Photo by Rachel Chung

Photo by Rachel Chung

At 5:36pm on January 19th, 2016, my mother texted me as I sat down for the first lecture of my final semester in college: Grandma passed away.

We had learned in the beginning of the summer that my grandmother was diagnosed with stage four lung cancer, and that she would be lucky to even make it to August. When I heard, it felt like my heart had been replaced with a boulder. My grandmother—the woman who lived with us since I was 2 years old, the woman who cooked me dinner every night after coming home from school, the woman who would sob and plead with God whenever I was remotely sick—was dying. And there was nothing I could do.

But when I got the text I didn’t feel angry, or resentful, or even confused. By the grace of God, I did not doubt that He is good all the time. Instead, I felt numb. Apathetic. Hopeless. I knew in my head that God was working all things for my good, 1 but my heart was overwhelmed with anguish. One of David’s Psalms came to mind, “There may be pain in the night, but joy comes in the morning.” 2 I remember questioning when the night would end and when the morning would come.

As believers, we’ve all been told in some capacity that throughout suffering we can persevere, because we know that God is sovereign and His plans are for us and not against us. 3 Understanding this idea logically is one thing—believing it and rejoicing because of it is another.

What I didn’t realize is that suffering and joy are not polar experiences that cease when the other is present; they coexist. The difference between Christian joy and worldly joy is that our joy is present in suffering. The Bible tells us that we will suffer in this world, but it does not mean that we will not have joy.

We know that joy is possible in hardship because Jesus promises it. Before He is arrested, Jesus comforts the disciples by saying, “Truly, truly, I say to you, you will weep and lament, but the world will rejoice. You will be sorrowful, but your sorrow will turn into joy.” 4 Jesus—who is about to be crucified for people who hate him—takes his last few moments with his disciples to tell them that their sorrow will turn into joy. Jesus—knowing that the disciples are going to be persecuted, mocked, and maybe even killed for the sake of the gospel—encourages them to take heart because He has overcome the world.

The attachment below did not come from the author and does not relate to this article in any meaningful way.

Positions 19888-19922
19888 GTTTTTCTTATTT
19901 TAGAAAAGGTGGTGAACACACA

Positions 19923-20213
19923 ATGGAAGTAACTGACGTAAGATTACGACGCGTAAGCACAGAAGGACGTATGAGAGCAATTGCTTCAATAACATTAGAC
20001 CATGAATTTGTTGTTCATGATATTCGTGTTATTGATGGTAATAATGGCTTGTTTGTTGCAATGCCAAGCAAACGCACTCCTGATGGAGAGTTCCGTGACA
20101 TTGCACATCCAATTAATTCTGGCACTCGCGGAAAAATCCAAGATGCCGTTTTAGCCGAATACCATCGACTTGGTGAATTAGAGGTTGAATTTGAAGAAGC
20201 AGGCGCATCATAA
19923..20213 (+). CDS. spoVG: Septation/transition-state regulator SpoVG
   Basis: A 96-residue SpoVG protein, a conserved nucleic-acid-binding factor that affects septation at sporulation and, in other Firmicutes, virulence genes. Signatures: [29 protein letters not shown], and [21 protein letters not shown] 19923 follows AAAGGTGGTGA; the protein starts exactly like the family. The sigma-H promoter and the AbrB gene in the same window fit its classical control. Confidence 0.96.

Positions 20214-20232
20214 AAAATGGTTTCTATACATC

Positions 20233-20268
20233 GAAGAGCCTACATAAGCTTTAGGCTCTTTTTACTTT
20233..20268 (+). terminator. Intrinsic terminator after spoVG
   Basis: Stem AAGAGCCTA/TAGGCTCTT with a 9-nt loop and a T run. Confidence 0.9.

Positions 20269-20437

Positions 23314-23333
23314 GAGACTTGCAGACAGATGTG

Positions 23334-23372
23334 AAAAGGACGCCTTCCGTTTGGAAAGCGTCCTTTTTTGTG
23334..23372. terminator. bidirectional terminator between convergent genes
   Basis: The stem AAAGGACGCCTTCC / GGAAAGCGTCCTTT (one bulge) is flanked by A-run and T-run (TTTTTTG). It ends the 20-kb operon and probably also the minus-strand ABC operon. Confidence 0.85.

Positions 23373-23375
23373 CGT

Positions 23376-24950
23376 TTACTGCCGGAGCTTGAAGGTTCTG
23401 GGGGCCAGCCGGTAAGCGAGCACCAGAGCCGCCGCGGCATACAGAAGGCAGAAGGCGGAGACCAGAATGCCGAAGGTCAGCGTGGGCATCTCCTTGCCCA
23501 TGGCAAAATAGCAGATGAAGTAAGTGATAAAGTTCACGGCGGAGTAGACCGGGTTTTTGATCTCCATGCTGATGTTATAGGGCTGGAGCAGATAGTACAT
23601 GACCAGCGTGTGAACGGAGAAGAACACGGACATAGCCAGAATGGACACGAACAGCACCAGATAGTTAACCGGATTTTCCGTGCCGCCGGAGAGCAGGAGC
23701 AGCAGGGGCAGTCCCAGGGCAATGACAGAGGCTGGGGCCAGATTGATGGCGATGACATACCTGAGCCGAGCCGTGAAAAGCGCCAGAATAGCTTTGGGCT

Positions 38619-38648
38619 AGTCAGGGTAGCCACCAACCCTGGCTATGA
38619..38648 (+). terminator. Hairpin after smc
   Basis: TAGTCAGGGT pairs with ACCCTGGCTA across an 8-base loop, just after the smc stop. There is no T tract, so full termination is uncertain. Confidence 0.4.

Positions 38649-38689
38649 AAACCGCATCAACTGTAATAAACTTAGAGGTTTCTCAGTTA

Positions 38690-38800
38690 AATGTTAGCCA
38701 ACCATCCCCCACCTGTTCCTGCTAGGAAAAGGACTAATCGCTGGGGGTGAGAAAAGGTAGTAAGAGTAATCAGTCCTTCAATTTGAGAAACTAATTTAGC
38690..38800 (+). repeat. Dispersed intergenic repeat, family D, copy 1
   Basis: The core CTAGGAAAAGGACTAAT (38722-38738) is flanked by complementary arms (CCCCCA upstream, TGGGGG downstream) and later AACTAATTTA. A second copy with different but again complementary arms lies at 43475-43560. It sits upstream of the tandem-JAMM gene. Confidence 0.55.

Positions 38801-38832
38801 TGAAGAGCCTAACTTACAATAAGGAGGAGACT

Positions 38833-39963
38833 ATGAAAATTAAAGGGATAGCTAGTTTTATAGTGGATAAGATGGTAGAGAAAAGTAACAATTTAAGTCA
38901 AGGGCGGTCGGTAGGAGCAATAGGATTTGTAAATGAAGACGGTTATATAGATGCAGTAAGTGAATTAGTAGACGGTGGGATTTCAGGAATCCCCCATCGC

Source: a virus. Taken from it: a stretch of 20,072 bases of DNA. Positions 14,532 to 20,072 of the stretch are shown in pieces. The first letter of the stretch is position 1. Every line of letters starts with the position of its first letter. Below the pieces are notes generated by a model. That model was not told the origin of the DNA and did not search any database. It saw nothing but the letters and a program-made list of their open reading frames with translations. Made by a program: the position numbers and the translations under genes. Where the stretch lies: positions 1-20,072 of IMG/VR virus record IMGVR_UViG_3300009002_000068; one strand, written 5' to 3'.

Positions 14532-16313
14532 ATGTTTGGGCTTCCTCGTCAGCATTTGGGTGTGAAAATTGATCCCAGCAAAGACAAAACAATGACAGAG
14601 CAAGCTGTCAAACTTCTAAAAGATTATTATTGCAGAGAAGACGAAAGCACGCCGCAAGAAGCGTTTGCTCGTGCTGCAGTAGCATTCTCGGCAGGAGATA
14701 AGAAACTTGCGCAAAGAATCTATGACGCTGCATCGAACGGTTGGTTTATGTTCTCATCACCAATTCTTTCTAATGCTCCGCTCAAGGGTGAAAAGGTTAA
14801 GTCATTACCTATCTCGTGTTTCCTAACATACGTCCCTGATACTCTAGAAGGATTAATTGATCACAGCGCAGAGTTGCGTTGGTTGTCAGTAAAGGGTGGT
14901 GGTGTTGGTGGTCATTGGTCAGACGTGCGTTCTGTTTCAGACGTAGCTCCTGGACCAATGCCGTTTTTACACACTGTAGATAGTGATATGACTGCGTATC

Joy is not optional—it is inevitable. There is absolutely no way that I could have produced any joy for myself while seeing my grandmother in so much pain. I wanted nothing more than to remain miserable and hopeless because it was easy, it was familiar, and it was comfortable. But slowly and steadily, the Lord gave me no choice but to abide in His love and rejoice in Him. Paul writes to the Philippians, “I am sure that he who began a good work in you will bring it to completion at the day of Christ Jesus.” 5 I cannot cleanse myself of my sin or my darkness; it is God who is the author and perfecter of our salvation. 6 It is God who causes us to persevere amidst suffering, and it is God who points us to a reason to rejoice in Him. And we have one perfectly sufficient reason—because He gave His Son to die for us.

Jesus’ joy was taken away to bring us joy. The physical, emotional, and spiritual pain He endured is greater than any pain we have endured or will ever have to endure—the most perfect, infinite, and holy relationship that has ever existed was torn apart for our sake. God the Father abandoned Christ the Son on the cross so that we could come to know Him, Who gives us a joy that is greater than any kind of happiness we may find on this side of paradise.

As believers we should be pursuing joy. The First Westminster Shorter Catechism states, “The chief end of man is to glorify God and enjoy Him forever.” 7 It is significant that these two actions are part of the same end—we cannot glorify God unless we are enjoying Him, and we cannot enjoy God unless we are glorifying Him. God is most glorified in us when we are most satisfied in Him. 8

Even when we are not satisfied in Him, Paul reminds us of why we continue to persevere with the saints: “Indeed, I count everything as loss because of the surpassing worth of knowing Christ Jesus my Lord.” 9 We endure suffering and hardship and we rejoice because Christ is worth it, and because Christ promises us future glory.

The last time I spoke to my grandmother, she told me “Rachel, I’ll be in heaven soon.” And as much as I believed it to be an encouragement to me, I also believe that she was reminding herself of this truth. Even in the most painful of her days, she set her eyes on our loving and gracious Father in heaven, knowing that her suffering was momentary compared to the glory of spending eternity with God.

“So we do not lose heart. Though our outer self is wasting away, our inner self is being renewed day by day. For this light momentary affliction is preparing for us an eternal weight of glory beyond all comparison, as we look not to the things that are seen but to the things that are unseen. For the things that are seen are transient, but the things that are unseen are eternal.” 2 Corinthians 4:16-18


  1. Romans 8:28
  2. Psalm 30:5
  3. Jeremiah 29:11
  4. John 16:20
  5. Philippians 1:6
  6. Hebrews 12:2
  7. Westminster Shorter Catechisms
  8. John Piper, What is The Secret of Joy in Suffering.
  9. Philippians 3:8